The collective West continues to threaten Russia with heavenly punishment for what it has not yet done and is not going to do. In this case, we are talking, first of all, about disconnecting Russian banks from the SWIFT payment system. According to the Canadian newspaper The Globe and Mail, such a measure could have a strong impact on the Russian the economy.
About 40 million payment orders are sent through SWIFT to 11 thousand banks around the world every day, making money transfers fast and easy. SWIFT's work ensures the global functioning of the international banking system, allowing financial institutions to send and receive the required data.
In 2018, under pressure from the United States and its allies, Iran was disconnected from this system, which immediately affected its economic situation. Thus, Tehran lost about half of its oil revenues and a third of its foreign trade turnover. The West is now threatening Russia with similar sanctions if it invades Ukraine.
The impact on the Russian economy will be just as devastating, especially in the short term
- believes The Globe and Mail.
On December 7, Joseph Biden pointed out the possibility of tough measures against Moscow during telephone conversations with Vladimir Putin. Such sanctions, according to Washington's plans, should hurt the Russian economy as a whole and every citizen of the country in particular.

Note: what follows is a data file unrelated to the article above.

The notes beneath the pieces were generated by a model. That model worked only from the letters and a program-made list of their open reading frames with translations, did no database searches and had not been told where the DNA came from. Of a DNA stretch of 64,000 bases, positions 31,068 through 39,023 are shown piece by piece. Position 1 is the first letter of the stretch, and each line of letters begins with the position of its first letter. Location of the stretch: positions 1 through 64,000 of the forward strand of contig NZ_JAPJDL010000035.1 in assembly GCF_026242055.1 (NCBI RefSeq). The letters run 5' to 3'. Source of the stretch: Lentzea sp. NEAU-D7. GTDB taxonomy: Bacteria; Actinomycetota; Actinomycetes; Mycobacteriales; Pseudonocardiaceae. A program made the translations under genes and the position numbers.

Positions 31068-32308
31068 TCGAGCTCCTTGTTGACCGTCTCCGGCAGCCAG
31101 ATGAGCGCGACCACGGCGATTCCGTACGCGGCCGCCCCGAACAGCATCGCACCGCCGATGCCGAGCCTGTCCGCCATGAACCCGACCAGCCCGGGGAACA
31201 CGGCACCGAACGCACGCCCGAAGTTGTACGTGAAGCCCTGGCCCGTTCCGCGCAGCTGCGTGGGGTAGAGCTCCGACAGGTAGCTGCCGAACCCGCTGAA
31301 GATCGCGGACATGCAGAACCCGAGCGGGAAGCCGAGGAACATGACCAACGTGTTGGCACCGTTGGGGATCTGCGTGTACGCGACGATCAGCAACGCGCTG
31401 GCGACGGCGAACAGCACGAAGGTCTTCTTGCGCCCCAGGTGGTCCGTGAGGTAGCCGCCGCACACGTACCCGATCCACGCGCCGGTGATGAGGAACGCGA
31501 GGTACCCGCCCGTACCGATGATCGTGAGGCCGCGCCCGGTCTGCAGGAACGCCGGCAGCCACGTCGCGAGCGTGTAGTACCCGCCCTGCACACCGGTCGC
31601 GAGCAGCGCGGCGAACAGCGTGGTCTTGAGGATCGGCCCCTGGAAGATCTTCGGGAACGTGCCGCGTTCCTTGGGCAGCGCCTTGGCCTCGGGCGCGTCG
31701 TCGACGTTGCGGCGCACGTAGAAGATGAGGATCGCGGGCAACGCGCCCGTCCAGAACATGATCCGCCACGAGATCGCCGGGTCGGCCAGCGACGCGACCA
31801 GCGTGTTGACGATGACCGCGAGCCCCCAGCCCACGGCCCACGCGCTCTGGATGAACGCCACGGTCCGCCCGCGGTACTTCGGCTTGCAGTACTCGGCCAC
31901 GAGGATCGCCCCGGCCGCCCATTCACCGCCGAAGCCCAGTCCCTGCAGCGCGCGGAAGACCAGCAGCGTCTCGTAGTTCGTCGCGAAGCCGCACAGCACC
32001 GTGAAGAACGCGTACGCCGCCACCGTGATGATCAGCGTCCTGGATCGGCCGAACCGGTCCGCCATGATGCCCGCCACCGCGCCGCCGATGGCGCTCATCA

The West is also considering the option of freezing Nord Stream 2 as Russia's "punishment" for a hypothetical invasion of Ukraine. The blocking of the pipeline will also negatively affect the filling of the Russian budget, but the gas pipeline has not yet been launched, while the abrupt termination of SWIFT operation in the Russian Federation will be a real shock for the country's economy.
A Canadian newspaper calls such a measure a "nuclear option." Disconnecting from SWIFT will interrupt the flow of payments to Russia for the sale of oil, gas and other goods, and it will be necessary either to look for ways of such transfers through third countries (as Iran did), or to introduce its own version of the interbank payment system. Russia is currently developing its own SWIFT counterparts, but so far, according to The Globe and Mail, they are not effective enough.